We often joke about snoring, and the people who are snorers either learn to laugh at themselves or try different treatments to avoid the embarrassment of being teased for snoring loudly.
But this seemingly innocuous habit may be an indication of a condition known as sleep apnoea, where your breathing pattern du- ring sleep is disrupted.
Sleep apnoea causes daytime exhaustion, thus affecting mood and overall health.
Overcome your embarrassment and look for ways to mitigate this potentially dangerous condition.
While you are asleep, sleep apnoea can interrupt your breathing pattern.
The short pauses in your breathing are between 10 and 20 seconds, and disrupt your normal sleep rhythm, as the breaks can occur hundreds of times in one night.
What it means is that your sleep quality is bad, and you’re spending more hours in light sleep, rather than the healing deep sleep required for a good night’s rest.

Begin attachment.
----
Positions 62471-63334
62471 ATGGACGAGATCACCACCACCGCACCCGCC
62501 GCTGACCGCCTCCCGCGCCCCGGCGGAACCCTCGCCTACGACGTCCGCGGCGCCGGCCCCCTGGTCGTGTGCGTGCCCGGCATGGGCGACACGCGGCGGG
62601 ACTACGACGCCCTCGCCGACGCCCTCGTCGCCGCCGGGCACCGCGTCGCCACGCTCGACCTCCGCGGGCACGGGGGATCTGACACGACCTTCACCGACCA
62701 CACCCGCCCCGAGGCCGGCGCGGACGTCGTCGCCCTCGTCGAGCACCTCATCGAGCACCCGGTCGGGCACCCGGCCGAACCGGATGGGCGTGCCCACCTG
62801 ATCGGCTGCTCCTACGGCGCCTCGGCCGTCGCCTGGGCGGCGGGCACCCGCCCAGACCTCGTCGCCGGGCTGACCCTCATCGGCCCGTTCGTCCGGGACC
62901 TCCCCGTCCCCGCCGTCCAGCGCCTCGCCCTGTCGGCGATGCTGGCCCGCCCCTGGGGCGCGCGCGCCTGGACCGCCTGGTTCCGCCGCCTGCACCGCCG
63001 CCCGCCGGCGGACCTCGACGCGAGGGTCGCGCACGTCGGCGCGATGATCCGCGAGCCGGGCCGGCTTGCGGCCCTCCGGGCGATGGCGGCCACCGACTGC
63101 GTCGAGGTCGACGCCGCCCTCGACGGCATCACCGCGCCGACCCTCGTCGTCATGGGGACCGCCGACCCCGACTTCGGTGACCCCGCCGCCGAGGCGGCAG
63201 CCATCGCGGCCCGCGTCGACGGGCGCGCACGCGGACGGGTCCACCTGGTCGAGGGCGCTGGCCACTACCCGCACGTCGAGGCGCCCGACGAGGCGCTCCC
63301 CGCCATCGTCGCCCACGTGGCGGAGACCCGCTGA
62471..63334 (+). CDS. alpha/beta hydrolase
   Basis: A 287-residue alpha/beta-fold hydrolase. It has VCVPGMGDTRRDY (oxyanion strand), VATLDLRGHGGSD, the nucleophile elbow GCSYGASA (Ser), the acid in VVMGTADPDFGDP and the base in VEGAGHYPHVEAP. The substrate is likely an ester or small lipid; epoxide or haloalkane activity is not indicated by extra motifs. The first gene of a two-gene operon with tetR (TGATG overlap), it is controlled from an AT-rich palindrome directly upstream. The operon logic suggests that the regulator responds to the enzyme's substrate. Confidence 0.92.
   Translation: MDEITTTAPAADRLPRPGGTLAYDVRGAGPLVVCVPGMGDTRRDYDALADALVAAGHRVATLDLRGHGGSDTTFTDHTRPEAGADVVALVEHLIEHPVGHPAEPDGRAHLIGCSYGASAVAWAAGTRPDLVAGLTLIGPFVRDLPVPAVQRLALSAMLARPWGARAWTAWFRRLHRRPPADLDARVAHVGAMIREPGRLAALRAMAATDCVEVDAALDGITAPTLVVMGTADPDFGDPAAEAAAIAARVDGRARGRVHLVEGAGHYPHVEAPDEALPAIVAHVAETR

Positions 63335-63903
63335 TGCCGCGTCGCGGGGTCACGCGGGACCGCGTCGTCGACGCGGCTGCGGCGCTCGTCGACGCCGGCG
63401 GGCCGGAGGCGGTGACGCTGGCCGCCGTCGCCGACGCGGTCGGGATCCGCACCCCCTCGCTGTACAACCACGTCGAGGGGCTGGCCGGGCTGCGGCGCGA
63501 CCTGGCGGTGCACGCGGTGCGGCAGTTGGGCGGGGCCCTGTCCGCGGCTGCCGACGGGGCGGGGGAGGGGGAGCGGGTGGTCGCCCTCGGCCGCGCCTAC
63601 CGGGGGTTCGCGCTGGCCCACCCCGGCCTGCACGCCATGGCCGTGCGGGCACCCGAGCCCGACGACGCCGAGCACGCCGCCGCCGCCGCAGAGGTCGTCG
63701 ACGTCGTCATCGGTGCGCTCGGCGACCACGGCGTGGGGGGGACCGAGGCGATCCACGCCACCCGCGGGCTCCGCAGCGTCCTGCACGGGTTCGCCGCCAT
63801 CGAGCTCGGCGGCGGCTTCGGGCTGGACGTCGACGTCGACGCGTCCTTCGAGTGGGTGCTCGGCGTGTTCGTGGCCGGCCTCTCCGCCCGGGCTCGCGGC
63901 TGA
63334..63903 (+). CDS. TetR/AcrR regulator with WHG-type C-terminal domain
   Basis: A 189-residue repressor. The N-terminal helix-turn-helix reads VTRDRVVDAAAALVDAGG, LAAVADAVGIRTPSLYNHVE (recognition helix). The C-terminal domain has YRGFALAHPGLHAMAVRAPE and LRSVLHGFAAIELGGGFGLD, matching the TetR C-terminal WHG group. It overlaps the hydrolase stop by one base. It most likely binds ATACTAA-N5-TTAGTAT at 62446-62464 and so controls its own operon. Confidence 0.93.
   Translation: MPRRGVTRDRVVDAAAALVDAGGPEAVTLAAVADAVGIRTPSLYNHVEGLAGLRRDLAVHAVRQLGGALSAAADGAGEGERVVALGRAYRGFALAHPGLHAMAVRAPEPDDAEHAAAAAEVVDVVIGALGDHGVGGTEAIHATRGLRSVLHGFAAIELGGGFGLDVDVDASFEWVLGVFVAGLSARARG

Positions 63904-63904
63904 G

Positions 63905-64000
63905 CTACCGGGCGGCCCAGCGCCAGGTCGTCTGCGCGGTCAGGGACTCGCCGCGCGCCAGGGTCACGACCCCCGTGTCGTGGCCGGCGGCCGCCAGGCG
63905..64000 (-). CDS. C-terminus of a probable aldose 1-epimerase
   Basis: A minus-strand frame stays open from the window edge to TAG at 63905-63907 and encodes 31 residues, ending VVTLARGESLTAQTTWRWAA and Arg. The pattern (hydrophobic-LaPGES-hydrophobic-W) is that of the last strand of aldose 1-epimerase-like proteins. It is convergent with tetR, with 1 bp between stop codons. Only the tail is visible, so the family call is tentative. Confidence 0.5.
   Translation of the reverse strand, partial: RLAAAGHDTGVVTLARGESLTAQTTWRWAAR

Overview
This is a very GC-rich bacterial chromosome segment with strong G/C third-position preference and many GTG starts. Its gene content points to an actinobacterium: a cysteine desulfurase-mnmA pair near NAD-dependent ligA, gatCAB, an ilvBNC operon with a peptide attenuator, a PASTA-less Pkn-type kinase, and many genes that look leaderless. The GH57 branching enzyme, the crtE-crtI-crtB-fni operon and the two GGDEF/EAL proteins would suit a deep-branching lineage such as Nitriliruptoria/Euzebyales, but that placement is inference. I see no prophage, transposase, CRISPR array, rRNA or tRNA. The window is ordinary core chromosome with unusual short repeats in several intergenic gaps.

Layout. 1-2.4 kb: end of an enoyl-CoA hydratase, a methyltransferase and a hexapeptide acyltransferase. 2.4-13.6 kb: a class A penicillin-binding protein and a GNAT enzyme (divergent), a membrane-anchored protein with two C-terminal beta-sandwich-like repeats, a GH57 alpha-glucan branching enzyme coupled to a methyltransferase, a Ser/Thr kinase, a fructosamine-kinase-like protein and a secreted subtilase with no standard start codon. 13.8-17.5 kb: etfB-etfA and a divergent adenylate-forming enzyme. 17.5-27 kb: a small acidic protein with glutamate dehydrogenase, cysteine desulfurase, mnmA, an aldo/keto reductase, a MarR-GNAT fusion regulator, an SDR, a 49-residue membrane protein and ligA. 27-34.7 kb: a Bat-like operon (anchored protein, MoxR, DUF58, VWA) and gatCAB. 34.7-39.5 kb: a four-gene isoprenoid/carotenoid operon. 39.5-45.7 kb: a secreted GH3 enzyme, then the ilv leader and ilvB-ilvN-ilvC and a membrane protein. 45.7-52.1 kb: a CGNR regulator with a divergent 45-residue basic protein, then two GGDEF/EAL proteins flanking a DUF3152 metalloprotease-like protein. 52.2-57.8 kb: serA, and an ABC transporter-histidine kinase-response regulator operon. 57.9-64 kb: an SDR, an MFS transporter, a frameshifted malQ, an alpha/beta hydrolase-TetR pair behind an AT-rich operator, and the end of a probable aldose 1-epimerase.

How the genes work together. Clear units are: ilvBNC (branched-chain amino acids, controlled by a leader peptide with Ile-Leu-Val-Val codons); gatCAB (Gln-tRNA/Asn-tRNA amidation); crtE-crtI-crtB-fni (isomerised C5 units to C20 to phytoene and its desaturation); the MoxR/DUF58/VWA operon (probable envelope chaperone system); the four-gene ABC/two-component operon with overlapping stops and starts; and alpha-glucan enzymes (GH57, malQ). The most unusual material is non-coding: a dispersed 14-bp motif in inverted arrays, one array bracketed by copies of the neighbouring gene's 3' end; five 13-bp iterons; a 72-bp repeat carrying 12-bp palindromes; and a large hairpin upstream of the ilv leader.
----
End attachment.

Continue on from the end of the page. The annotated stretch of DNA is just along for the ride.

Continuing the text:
Many people who suffer from sleep apnoea are unaware until a partner complains about excessive snoring.
Problems caused by sleep apnea include:
• Daytime chronic fatigue: Slow reflexes, lack of focus, sleepiness during the day, and a risk of accidents. It can lead to moodiness, irritability or depression.
• Physical health problems: In the long term, a person with sleep apnoea may see the development of health issues such as diabetes, high blood pressure, heart disease, stroke, liver problems and weight gain.
Types of sleep apnoea
There are several types of sleep apnoea. These include:
• Obstructive sleep apnoea – The most frequently occurring type of sleep apnoea is obstructive sleep apnoea. This is when the soft tissue located at the back of your throat relaxes during sleep and impedes the air passage, causing you to snore.